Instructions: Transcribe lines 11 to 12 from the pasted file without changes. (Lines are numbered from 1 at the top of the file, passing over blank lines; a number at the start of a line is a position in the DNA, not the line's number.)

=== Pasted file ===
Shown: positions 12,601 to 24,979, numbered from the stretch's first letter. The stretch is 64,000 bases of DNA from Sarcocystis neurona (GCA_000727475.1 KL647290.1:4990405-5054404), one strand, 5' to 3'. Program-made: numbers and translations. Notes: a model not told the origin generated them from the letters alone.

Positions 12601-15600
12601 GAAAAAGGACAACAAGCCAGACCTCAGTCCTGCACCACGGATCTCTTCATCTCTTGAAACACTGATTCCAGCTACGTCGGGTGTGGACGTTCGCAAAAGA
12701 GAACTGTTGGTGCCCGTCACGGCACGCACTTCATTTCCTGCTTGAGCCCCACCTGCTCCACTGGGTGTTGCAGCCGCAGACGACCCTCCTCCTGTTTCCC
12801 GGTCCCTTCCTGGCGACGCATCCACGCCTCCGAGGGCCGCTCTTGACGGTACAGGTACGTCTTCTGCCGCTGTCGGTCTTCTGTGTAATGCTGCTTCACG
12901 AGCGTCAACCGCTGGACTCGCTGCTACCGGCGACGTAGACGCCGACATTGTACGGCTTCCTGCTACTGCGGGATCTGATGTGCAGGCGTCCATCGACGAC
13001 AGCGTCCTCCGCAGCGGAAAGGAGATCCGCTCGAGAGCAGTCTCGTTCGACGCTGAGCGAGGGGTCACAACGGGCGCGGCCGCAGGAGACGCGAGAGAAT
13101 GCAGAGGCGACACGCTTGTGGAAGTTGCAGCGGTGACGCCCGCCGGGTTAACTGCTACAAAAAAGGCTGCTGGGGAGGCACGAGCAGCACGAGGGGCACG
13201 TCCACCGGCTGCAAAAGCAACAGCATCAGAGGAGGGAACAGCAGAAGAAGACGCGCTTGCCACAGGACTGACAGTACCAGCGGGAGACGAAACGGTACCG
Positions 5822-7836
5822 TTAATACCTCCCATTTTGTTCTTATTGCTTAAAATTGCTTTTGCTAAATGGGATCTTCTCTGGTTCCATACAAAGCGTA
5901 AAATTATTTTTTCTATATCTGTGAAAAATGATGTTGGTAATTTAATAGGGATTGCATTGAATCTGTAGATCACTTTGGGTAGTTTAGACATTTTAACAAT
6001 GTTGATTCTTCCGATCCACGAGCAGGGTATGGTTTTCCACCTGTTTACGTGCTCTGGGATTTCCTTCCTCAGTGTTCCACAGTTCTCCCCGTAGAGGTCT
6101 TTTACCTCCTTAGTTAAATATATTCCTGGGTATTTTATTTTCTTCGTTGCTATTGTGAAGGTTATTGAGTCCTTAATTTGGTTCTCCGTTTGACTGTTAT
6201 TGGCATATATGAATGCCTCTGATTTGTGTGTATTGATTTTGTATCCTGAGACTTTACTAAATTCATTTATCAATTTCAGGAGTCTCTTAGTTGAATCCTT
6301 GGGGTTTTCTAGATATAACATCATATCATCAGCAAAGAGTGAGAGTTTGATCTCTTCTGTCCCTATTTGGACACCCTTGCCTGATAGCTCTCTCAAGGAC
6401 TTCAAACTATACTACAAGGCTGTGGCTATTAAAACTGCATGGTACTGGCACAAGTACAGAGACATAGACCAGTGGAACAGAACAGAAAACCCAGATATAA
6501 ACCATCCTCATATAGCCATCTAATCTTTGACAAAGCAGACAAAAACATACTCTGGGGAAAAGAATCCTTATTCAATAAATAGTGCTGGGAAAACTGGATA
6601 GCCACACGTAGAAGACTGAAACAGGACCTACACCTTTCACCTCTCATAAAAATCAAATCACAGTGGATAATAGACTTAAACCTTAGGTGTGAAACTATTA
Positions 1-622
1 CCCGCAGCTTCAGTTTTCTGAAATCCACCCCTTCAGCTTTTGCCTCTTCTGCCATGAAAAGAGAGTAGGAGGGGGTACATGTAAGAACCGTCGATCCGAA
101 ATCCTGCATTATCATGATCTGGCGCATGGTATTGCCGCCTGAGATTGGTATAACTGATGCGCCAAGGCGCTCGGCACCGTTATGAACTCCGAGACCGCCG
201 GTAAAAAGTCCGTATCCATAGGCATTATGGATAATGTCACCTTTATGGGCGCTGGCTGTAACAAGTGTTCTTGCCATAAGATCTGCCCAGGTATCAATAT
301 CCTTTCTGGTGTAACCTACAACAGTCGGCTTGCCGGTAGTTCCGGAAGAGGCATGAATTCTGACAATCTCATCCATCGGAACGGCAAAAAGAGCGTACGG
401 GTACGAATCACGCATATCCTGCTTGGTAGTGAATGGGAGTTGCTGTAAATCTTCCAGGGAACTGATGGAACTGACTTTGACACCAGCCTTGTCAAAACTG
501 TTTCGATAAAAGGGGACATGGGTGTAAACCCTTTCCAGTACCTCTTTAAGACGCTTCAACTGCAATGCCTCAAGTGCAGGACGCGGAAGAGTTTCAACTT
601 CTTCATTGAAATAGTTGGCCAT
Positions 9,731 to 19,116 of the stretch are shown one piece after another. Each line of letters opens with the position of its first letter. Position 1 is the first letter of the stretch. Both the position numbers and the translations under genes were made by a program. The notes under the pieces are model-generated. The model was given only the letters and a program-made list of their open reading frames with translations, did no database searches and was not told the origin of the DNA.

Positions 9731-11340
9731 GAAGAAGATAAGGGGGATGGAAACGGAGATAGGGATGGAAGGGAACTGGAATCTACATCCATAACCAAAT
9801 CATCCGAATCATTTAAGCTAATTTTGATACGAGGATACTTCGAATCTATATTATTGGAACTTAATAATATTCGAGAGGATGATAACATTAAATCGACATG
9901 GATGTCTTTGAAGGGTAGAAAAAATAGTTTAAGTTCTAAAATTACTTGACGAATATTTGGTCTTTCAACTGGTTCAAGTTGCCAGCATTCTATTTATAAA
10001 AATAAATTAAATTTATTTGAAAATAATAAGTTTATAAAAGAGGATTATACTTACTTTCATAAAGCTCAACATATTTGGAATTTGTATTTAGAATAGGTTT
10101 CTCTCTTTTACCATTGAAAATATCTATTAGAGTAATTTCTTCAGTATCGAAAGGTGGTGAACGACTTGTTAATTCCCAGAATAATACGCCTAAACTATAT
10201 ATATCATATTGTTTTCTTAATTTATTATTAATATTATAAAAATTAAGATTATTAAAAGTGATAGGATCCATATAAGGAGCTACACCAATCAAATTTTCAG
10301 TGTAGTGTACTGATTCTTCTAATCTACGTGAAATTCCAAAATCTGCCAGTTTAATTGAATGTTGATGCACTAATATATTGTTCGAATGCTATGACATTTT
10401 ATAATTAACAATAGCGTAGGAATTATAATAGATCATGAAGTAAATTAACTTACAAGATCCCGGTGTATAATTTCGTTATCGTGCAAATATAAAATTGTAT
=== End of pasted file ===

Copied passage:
5822 TTAATACCTCCCATTTTGTTCTTATTGCTTAAAATTGCTTTTGCTAAATGGGATCTTCTCTGGTTCCATACAAAGCGTA
5901 AAATTATTTTTTCTATATCTGTGAAAAATGATGTTGGTAATTTAATAGGGATTGCATTGAATCTGTAGATCACTTTGGGTAGTTTAGACATTTTAACAAT